While it is certainly engaging to see the artistry in sheet metal, let’s face it: that material has to be stamped, and in terms of U.S. production, that stamping is occurring at the Georgetown, Kentucky complex, from which, Hollis notes, there are exports to 13 countries.
According to Katsumata, when the die and stamping engineers in Japan were presented with the design of the Camry—especially the piece that includes the C-pillar down through the rear quarter, which is an incredibly deep draw—he was delighted to discover that although they were certainly surprised, they exhibited something of a “sure-this-looks-impossible-but-let’s-do-it-anyway” approach. And did it.
The 2018 is based on the company’s TNGA architecture—Toyota New Global Architecture. In this specific case, the code for the platform is GA-K. The first time we learned of the platform was for the 2016 Prius. Then it was the 2018 CH-R. But Katsumata stresses that in the case of the Camry, it is the full implementation of TNGA because not only the platform is used, but also there are changes to the engines and transmission.
As regards the engines, there are two, including an all-new 206-hp four cylinder engine (called the “Dynamic Force Engine”) that features D-4S fuel injection (two injectors per cylinder, both direct and port). The engine features variable valve timing for both the intake and the exhaust. Then there is a 301-hp 3.5-liter V6. While the last generation Camry features engines with the same displacements, the horsepower for the new engines is significantly higher: 206 vs. 178, 301 vs. 268. This is in keeping with Katsumata’s desire to have a more exhilarating driving experience.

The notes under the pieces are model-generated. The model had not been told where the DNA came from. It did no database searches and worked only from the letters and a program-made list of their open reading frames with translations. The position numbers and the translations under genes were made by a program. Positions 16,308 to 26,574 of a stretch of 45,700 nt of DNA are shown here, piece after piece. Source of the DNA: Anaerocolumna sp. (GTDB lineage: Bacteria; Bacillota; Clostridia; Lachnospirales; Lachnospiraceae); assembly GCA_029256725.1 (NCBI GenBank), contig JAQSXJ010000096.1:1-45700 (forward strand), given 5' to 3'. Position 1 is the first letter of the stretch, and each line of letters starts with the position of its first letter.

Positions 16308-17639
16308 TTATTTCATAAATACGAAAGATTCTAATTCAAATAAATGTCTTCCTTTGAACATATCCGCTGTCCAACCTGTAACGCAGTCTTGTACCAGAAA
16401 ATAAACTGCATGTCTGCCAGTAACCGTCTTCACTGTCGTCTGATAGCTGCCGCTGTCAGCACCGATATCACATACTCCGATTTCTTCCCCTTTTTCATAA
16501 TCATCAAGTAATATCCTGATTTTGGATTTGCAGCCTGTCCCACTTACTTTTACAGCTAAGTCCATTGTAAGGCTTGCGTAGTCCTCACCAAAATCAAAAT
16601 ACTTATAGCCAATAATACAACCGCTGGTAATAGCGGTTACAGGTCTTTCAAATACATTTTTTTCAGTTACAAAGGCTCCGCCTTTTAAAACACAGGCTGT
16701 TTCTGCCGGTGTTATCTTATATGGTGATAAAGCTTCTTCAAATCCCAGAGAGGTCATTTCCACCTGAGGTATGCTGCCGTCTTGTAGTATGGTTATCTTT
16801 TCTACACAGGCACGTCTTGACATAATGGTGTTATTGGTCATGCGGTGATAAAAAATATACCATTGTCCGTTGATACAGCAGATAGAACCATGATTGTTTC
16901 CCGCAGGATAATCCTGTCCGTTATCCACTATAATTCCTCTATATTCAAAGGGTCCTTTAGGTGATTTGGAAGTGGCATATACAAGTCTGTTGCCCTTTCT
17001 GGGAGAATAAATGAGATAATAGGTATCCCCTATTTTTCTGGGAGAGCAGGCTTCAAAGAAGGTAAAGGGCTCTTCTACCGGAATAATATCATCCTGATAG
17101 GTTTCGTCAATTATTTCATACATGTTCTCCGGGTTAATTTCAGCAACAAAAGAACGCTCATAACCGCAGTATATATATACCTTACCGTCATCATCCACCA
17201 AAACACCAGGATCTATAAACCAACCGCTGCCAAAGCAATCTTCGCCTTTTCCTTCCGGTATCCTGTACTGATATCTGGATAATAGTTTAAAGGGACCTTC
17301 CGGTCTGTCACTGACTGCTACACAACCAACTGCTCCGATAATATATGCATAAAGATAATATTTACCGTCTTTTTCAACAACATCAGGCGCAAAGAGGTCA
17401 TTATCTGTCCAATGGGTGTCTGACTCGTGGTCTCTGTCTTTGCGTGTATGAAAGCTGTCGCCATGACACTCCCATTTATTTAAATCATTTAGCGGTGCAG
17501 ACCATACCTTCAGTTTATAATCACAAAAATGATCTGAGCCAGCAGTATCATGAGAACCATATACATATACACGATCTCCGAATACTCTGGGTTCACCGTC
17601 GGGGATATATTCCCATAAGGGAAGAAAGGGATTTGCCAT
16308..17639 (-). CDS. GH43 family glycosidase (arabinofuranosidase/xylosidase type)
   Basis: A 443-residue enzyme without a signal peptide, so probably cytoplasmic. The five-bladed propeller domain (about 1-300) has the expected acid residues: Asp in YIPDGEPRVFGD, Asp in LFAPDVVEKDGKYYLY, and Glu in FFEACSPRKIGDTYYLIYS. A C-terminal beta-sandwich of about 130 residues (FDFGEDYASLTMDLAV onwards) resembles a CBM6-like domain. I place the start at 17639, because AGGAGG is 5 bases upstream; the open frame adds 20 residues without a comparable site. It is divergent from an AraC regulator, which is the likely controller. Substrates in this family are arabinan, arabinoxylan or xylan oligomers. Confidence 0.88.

Both engines are mated to a direct-shift, eight-speed automatic with sequential shift mode.
It is important to note that there is another version of the 2018 Camry: a hybrid. It is equipped with a 176-hp four cylinder engine that is supplemented by an 88-kW permanent magnet synchronous motor. For the LE trim there is a lithium-ion battery pack. For the SE and XLE trims a nickel-metal-hydride battery is used. Given that the LE is the base model, it seems somewhat strange that it would be using the more advanced battery technology. But again, it gets back to the driving dynamic that Katsumata is looking for. He notes that the people who are likely to get the LE trim are more interested in fuel efficiency, so they’re getting the lighter battery. The system in the LE gets an EPA estimated 51 city, 53 highway, 52 combined miles per gallon. The drivers of the SE and XLE aren’t quite as interested in that; those trims have an estimated 44/47/46 mpg.
Without question, this eighth-generation Camry is unlike its many predecessors. If midsize sedans are diminishing in importance in the market, Toyota has certainly worked at creating something that will more than maintain its position in that space.